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Chapter 3: The Molecules of Life - Proteins and Nucleic Acids

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Organic Molecules II: Proteins and Nucleic Acids

Web Lecture

Functional Groups

Amino Acids: C, H, O and N

Amino acids are molecules with a carbon on one end that attaches to an amine group (NH2, a carboxyl group (O=C-OH), and a neutral hydrogen atom. Because of the difference in charge, however, most amino acids undergo a shift in structure, relocating the hydrogen ion of the carboxyl on the amine group, and creating a polarized "head" to the molecule.

Amino acid formation

Polypeptide organization

Amino acids undergo dehydration synthesis to form peptide bonds between the end carbon of one amino group and the amine nitrogen of another. The chains that result are very stable, and when they are folded into secondary and tertiary structures, can be thousands of amino acid groups long, creating proteins. Proteins are the builders of cells: they are to regulate growth, repair damage. With yet another fold on top of the tertiary structures, they become the basic components of those essential enzymes mentioned earlier.

The proteins found in humans are built from twenty amino acids that can be divided into three groups by the way they combine: polar, non-polar, and ionic (electrically charged). Polar amino acids are hydrophilic, which means they are attracted to water molecules, which you will recall, are also polar. Some of the amino acids should be old friends. Tryptophan is the stuff in turkey that makes you want to take a nap after a large Thanksgiving dinner.

Essential amino acids are the ones you can't make, and have to get from the environment. There isn't a list in the text, because the ability to make amino acids differs between species. In Jurassic Park, the assumption was that the dinosaurs couldn't make lysine. If it wasn't available for them to eat (and the builders of the park had left it out of the food chain on purpose), the dinos would die. For the record, humans cannot synthesize phenylalanine, valine, leucine, isoleucine, threonine, tryptophan, or lysine. Inadequate amounts of these in the diet lead to retarded growth, mental apathy, and various physical deformities. All essential amino acids are readily available from animal products; so if you eat meat, you probably don't have to worry much about amino-deficiency problems. Vegetarians who will eat cheese and eggs are usually able to compensate for the lack of amino acids in plants, but strict vegans can run serious health risks unless they eat specific vegetables in sufficient quantity on a regular basis. Beans and corn together will contain all of the amino acids that you can't make from other foods, so these two crops have become very important food staples in most parts of the world.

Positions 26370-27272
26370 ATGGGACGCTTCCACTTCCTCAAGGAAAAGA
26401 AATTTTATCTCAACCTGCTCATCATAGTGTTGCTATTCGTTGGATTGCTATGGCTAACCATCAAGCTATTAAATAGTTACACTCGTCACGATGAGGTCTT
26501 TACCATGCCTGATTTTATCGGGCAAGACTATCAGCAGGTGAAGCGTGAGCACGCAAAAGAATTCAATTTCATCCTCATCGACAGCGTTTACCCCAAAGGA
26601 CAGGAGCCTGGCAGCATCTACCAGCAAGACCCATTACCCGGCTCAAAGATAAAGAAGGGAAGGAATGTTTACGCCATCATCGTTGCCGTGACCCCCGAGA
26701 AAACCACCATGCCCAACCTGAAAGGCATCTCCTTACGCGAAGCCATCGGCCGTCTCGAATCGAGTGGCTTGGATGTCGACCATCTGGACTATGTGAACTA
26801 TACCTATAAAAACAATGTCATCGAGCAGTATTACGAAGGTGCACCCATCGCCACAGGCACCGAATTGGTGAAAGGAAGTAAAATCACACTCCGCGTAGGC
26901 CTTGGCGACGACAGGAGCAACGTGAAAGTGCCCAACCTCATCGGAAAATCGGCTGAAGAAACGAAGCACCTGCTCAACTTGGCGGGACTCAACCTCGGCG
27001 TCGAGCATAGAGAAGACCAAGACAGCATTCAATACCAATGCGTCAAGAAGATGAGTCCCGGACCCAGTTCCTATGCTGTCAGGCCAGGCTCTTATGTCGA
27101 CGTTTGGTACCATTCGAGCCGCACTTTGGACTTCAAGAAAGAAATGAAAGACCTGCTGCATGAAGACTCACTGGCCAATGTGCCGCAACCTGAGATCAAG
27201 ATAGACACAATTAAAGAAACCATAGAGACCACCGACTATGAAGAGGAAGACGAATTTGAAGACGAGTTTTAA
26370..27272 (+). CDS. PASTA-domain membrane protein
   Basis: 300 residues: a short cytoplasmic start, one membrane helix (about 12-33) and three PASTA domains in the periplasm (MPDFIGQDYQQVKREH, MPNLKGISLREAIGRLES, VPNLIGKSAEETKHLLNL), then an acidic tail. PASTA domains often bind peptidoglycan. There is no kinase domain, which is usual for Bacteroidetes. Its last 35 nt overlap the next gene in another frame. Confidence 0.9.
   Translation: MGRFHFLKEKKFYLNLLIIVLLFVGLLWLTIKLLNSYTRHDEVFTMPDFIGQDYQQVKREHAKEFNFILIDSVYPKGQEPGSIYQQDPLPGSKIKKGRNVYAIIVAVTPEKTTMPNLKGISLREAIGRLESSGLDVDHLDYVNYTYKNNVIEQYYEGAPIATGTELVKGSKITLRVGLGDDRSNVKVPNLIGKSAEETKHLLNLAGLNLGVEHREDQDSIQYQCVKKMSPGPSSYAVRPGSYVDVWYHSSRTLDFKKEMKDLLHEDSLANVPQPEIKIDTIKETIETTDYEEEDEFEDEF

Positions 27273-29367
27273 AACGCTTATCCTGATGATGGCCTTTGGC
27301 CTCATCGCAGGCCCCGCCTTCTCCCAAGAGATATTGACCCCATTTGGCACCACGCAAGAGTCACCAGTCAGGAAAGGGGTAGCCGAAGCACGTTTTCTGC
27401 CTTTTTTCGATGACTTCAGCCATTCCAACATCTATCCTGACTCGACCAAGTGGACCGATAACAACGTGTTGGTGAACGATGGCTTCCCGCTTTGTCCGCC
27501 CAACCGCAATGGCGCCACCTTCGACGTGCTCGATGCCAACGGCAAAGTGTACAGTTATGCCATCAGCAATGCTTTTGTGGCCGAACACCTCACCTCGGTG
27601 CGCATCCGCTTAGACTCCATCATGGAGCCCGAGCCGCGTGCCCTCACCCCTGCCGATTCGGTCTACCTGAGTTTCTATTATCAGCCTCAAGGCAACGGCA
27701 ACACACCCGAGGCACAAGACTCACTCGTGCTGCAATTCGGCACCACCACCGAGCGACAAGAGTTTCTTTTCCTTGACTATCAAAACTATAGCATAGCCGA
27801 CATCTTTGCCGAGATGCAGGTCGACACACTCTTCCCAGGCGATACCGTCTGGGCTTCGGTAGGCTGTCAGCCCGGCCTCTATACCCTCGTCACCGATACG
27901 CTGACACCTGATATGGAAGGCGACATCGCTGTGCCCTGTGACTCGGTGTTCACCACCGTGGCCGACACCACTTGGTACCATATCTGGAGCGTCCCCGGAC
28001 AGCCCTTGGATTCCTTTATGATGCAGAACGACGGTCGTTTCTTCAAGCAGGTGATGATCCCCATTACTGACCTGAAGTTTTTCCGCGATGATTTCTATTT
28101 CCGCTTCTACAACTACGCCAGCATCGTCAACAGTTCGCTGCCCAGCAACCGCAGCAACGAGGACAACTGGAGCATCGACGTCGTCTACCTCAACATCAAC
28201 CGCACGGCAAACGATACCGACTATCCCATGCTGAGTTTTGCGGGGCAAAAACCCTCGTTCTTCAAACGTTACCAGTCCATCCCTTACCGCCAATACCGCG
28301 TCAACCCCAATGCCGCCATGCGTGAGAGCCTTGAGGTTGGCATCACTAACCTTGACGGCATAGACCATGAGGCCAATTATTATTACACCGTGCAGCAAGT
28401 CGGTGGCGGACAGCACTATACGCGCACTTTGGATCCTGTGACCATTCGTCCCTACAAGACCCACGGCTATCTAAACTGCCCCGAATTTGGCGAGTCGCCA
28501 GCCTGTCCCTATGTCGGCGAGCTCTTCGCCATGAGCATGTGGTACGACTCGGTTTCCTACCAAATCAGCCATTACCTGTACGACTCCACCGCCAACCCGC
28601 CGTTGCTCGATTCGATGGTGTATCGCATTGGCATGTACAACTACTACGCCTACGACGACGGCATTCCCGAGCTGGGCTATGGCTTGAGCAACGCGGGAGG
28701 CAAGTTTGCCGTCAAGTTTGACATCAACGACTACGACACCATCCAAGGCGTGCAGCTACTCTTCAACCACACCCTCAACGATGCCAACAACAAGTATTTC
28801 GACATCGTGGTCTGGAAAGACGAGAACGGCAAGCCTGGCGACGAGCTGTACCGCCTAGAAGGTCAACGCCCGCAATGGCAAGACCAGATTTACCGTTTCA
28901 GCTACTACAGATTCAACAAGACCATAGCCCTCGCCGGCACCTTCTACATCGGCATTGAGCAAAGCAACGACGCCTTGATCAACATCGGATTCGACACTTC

The folded structures of proteins are held in place by those H-bonds we discussed before. When a hydrogen is attached to an oxygen or nitrogen atom, the hydrogen's electron is so strongly attracted to the oxygen or nitrogen that it stays mostly between the two atoms, leaving the external side of the hydrogen's positive proton nucleus exposed. The positive area can attract local negative areas elsewhere in the molecule with enough force to hold the molecule shape. These H-bonds are not nearly as strong as ionic or covalent bonds, and they can be broken if the chain is heated, dried out, or exposed to acids.

When multiple polypeptide chains are combined together (quaternary structure), the result is an enzyme with a specific function, dictated by a unique sequence of amino acids. Change any amino acid, the position of the hydrogens change and the shape of the protein changes.

The creation and denaturing of protein structure has some very practical results. If you heat milk enough, the protein casein in the milk, which are partly held in place by hydrophilic attractions to nearby water molecules, dry out. The individual casein protein chains unkink and link together, forming a "skin" on the surface of the milk. Most of us consider this a defect in our enjoyment of our bedtime cup of cocoa, although the casein is actually very nutritious. As with most chemical reactions, what is a problem in one situation can be an advantage in another situation. If you control the formation of casein chains by adding rennet to milk, though, you get cheese.

Take a look at John Kyrk's site on amino acid and polypeptide formation. His animations will help you visualize the difference between left and right forms of the amino acid, and how peptide bonds form.

Nucleic Acids

Nucleotides consist of a phosphate ion (PO4), a 5-carbon sugar called a ribose, and a base, which is one of five amino acids. Two nucleotides link together through their phosphate ions in a phosphodiester bond (a special kind of ester bond). The DNA/RNA strands which govern the way cells operate and reproduce are long sequences of nucleotides. We are definitely going to discuss this in more depth, so don't worry about all the details right now.

Do remember that all four of the major types of organic molecules form strands of multiple units made out of variations of very simple molecules, just as we write many words from 26 letters and a few punctuation marks, and create poems, novels, and textbooks. These chains form by the process of dehydration synthesis, and can be dissolved by hydrolysis, both of which depend on the availability of liquid water.